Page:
Magazine article Variety

Regional Talent Fuels Powerful New Pics

Magazine article Variety

Regional Talent Fuels Powerful New Pics

Article excerpt

The Sarajevo Film Festival has become the top creative and industry catalyst for filmmakers and producers in the Balkans, Southeast Europe, and beyond, 22 years after its launch during the Bosnian civil war, as the city was under under siege. The winner of this year's foreign-language Oscar, Hungarian Holocaust drama "Son of Saul," was spawned by Sarajevo's CineLink co-production market. During its upcoming edition, HBO will launch a call for projects to commission the first international TV series to come out of the Balkans. As a regional platform, it's come a long way.


Documentaries are a key component of the selection since "the region has so many untold stories, so many secrets," says fest founder and director Mirsad Purivatra. "Scream for Me Sarajevo," a doc by Tarik Hodzic about a concert held by Iron Maiden frontman Bruce Dickinson and his solo band in 1994, with the city still under siege, will open the documentary competition.

The eight-title feature film competition is dedicated to the cream of the cinematic crop from the region's roughly 20 countries. The selection includes world premieres such as Montenegrin firsttimer Ivan Marinovic's "The Black Pin," about a small seaside parish priest who clashes with his flock when he opposes a big property sale, and such regional bows as "Album," the debut of Turkey's Mehmet Can Mertoglu about a couple in Antalya who fake a pregnancy to cover up an adoption.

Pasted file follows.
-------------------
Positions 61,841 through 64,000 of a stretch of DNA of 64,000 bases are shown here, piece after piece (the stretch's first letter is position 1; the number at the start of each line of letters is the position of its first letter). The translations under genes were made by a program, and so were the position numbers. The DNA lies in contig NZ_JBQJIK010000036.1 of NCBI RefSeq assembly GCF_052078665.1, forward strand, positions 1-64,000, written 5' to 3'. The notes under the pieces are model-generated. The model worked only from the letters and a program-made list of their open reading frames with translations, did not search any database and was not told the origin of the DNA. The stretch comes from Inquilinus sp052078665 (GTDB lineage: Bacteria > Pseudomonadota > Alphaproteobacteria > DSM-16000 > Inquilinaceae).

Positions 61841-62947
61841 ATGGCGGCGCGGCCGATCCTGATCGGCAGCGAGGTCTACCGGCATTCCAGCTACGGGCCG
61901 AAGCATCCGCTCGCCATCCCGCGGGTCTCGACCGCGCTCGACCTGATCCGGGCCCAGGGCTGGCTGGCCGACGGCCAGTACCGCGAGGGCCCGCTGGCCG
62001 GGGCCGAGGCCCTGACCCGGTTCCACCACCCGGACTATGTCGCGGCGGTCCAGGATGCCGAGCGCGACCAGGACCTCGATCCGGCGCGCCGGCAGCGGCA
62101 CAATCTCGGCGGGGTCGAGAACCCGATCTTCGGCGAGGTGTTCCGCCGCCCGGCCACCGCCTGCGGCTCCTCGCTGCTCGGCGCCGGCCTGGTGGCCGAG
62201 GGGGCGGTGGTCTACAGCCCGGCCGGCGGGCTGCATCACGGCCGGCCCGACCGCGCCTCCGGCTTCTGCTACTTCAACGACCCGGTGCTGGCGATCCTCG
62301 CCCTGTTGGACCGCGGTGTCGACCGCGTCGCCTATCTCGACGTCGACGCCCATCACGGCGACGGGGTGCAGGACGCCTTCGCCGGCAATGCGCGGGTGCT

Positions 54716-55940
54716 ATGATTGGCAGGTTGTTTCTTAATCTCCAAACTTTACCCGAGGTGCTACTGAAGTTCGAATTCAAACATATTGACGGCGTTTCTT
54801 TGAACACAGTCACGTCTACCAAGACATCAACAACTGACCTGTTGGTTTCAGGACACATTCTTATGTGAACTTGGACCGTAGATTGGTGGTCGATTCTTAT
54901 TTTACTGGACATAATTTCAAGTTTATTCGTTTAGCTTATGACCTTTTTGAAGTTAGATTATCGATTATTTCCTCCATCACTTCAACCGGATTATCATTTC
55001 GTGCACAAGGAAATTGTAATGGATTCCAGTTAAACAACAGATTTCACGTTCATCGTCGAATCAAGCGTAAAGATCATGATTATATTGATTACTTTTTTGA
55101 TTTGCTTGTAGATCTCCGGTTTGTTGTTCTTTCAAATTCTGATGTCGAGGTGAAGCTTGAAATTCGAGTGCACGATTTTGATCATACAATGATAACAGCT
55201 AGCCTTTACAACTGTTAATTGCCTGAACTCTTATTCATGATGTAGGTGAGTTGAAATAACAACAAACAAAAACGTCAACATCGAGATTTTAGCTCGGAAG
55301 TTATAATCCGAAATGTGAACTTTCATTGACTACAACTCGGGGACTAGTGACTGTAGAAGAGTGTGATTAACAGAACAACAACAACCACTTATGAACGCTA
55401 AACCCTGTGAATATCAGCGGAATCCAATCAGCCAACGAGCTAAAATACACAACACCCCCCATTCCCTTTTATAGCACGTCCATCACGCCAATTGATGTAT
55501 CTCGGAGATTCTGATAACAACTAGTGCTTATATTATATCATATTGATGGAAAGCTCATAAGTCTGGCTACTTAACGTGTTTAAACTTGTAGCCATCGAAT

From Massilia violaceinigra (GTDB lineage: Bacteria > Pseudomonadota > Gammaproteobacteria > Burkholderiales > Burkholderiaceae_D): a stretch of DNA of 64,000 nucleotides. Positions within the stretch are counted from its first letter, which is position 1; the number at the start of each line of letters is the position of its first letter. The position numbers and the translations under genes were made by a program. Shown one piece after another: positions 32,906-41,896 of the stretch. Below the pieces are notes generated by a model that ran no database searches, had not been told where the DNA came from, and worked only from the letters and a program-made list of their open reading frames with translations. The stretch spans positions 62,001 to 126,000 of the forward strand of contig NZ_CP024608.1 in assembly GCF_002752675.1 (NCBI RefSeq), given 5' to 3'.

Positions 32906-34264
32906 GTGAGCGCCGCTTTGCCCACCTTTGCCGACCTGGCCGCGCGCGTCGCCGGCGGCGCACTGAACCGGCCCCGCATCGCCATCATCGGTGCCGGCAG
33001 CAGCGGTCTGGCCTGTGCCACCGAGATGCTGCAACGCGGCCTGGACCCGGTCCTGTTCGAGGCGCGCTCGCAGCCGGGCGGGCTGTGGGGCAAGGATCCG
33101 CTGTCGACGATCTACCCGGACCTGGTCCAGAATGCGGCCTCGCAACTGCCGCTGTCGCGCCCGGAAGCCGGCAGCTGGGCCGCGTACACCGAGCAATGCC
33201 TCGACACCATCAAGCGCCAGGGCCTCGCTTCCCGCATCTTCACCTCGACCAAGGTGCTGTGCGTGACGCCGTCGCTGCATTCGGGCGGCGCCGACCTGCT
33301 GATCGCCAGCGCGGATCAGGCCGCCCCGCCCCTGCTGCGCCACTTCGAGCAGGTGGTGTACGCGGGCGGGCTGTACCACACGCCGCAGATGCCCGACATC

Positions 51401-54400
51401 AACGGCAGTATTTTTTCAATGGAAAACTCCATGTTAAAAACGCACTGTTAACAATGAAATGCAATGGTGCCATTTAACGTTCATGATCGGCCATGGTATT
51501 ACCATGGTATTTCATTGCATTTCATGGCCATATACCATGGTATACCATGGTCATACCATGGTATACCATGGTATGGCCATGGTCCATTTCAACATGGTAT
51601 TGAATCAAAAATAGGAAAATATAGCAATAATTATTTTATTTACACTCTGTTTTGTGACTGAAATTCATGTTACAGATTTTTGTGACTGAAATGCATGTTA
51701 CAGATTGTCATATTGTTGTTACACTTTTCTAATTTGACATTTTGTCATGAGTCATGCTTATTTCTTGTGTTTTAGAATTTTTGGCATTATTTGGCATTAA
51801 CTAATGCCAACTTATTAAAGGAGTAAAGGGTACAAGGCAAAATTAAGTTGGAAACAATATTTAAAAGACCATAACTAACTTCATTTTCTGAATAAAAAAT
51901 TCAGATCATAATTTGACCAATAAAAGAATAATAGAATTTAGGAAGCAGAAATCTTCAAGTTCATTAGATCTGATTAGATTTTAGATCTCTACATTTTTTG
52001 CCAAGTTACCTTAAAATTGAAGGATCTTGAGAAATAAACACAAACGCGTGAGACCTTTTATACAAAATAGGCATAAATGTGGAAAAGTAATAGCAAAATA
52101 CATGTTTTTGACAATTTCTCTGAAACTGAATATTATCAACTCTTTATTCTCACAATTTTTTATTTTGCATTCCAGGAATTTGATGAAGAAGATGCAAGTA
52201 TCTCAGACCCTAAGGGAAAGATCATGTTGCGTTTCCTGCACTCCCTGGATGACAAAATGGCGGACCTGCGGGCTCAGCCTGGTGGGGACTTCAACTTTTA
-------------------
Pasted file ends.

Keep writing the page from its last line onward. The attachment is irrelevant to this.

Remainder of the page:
"The accent is on first works, new visual language, good storytelling from young generations," says Purivatra. Presiding over the jury is Palestinian auteur Elia Suleiman.

The CineLink co-production market will introduce roughly 15 handpicked regional film projects to some 70 select international industry pros, including reps from Germany's Medienboard Berlin-Brandenburg film funding organization. Purivatra is also launching an initiative called Dealing With the Past, which he hopes will become an open source for stories that can help heal wounds of past conflicts in the former Yugoslavia.

"We believe that in order to deal with many unresolved issues left by the conflict in the former Yugoslavia, the impact of which is still widely felt today, we need sincere, clear-eyed discussion around a painful past," says Purivatra. The project is set up in collaboration with several NGOs to collect those stories and offer them to directors, producers, and TV commissioning editors. …

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